On my last trip to the Dominican Republic, I met this kid named Anderson. This morning, he hung out at the house before school. We talked - in Spanish. I was reading my Bible out on the galleria (porch) and Anderson showed up. He was watching me write a few notes in my journal. Then, as a plane was flying over, he exclaimed, un avion! This led to an incredible exchange. He told me that he likes baseball and that his favorite team is the Agulas. I asked him about school and he said that it started at 1:00. He also said that he is nine years old. After some further conversation, we started playing this game of sorts. Anderson helped me learn some more Spanish words. We walked around the house and looked out the windows. He taught me words and helped me piece together some more sentences. This turned out to be a pretty incredible experience.

This morning, I also had the opportunity to hit the streets of Hato Mayor for an hour-long run. It is amazing how much this feels like home. It is sad to think that our stay is so short.

Los ninos en el vecindario didn´t really know what to think of this white guy with goofy hair running laps aroudn the neighborhood. En la manana, yo corriendo en las calles de Hato Mayor. They pointed and laughed. Some even started running after me. It was so funny. Their smiles were beautiful and their laughter was music to the ears.

This really is in such stark contract to a fellow that we encountered on the bus from the Avistar long-term parking center in Chicago. He was not pleased that we were on the bus and had so much luggage. Although, the manager said that he didn´t have to wait because of us. He was certain that he was inconvienced and had to wait 5 minutes extra before leaving. You could tell by the way this guy was dressed that he had some money. He also had a major attitude and told us to F-off as he got off the bus.

Contrast this with the folks here in Hato Mayor. Compared to what we have, these folks have so little. Yet, there is so much joy here. I could see it in the eyes of the kids this morning and it is so apparent in the eyes of our hosts, the Marmolejos.

Wednesday, January 21, 2009

Saludos desde la Republica Dominicana

Hace mucho calor aqui (this should have an accent over the i but I can´t find it!).

Yes, it´s true. We are enjoying temps in the 80s right now in Hato Mayor. This is quite a contrast from yesterday driving to O`Hare. We encountered a snow storm on the Indiana tollroad that made everyone a bit nervous. However, by the time we arrived at airport, the sun was out and the skies were clear.

We found this little Internet access store right down from the Marmolejos` house so I`ll try to get down here for some updates.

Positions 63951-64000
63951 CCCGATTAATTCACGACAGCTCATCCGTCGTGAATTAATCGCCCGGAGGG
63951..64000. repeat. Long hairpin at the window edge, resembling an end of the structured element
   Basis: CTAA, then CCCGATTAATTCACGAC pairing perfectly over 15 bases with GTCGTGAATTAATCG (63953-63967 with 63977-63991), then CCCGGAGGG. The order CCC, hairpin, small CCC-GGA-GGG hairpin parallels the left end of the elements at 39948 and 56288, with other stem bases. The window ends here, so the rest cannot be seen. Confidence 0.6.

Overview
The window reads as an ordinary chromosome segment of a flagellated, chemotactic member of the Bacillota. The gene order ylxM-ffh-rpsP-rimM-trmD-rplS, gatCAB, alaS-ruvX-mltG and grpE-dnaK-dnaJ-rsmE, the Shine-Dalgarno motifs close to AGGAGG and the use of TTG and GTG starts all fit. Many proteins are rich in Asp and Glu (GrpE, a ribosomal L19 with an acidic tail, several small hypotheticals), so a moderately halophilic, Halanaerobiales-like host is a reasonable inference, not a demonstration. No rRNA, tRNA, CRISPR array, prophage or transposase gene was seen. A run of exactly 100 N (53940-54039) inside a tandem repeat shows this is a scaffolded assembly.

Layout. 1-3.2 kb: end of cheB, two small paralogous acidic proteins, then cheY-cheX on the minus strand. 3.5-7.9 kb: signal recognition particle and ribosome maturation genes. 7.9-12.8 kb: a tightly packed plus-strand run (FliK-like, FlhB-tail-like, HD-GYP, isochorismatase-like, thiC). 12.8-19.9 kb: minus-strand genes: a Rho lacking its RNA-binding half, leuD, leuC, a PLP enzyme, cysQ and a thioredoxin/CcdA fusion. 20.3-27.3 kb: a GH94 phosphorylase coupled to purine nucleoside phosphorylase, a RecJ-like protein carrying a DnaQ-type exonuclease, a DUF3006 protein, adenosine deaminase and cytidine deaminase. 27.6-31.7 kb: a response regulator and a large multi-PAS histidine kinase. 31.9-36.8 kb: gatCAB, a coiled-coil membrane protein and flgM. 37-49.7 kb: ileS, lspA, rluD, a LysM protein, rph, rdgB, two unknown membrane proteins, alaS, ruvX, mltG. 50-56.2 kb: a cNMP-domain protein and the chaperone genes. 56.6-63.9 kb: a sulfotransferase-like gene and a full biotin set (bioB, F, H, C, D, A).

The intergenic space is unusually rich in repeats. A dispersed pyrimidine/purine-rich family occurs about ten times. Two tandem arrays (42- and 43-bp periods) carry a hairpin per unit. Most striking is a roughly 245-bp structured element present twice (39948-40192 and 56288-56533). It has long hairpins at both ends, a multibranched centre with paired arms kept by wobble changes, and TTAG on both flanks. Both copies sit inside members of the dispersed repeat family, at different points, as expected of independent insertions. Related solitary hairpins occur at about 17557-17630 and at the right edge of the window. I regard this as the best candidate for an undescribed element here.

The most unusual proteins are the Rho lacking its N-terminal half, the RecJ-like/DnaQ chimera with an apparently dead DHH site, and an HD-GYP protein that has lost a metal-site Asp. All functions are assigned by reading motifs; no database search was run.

Quick story. Last night on the plane to Miami, I had this crazy sneeze come over me that resonated throughout the plane. In fact, it caused this gal sitting next to Jim to start laughing. Jim turned to her and said that we were all together and this led to a conservation that lasted most of the flight. (By the way, the sneeze caused my gum to flight out of my mouth. Of course, I exclaim, where did my gum go. This led to further laughter. You don´t want to know where the gum went, but imagine where the gum would go if you lean forward to sneeze. I picked up and started chewing again.) Anyway, we met this gal named Anna. She is from Brazil and had quite a few stories to tell. She even has a pet boa constrictor. On the flight to Santiago, we met a guy from Goshen, IN. He and his family have lived down here for nine years leading various mission projects. What a small world!

Well, have a great day.


Monday, January 19, 2009


Monday was quite a day. It all started around 6:00 AM with a mad scamper over to the weight room. Today featured the chest press, leg extension, biceps, and, of course, stepping. (That stepping machine is by far my favorite.)

Anywho, by 8:00, I was sauntering into the plant for an exciting day of work. This included setting up products to run on our new bunching machines and doing a comparative analysis of specifications for one of our customers.

Of course, the highlights of the day included Dylan's belch during lunch (nice out, but you still need to practice) and a brief afternoon hiatus in the "office" where I enjoyed perusing Plastics Technology.

By 4:50, I was cleaning my desk (Brett, if you happen to read this, it really is clean) for a 5:00 departure to McDonald's for my Monday night 2 hamburgers, small fry, and water to sustain me on the trip up to Bethel.

Tonight, we continued our enjoyable journey in financial statement analysis. I claimed Starbucks for my class project. Oh yeah!

Finally, I arrived back at La Casa de Todd around 10:22 and completed packing.

Yes, by the time anyone happens to be reading this, I'll hopefully be with eleven others in the Dominican Republic. We are going to finish the mission house and continue building relationships. This will be a great trip!

However, I must confess feeling more than a little overwhelmed right now and will miss the first accounting exam. But, I'm sure everything will work out in the end.



Monday, January 19, 2009

Sleep Walking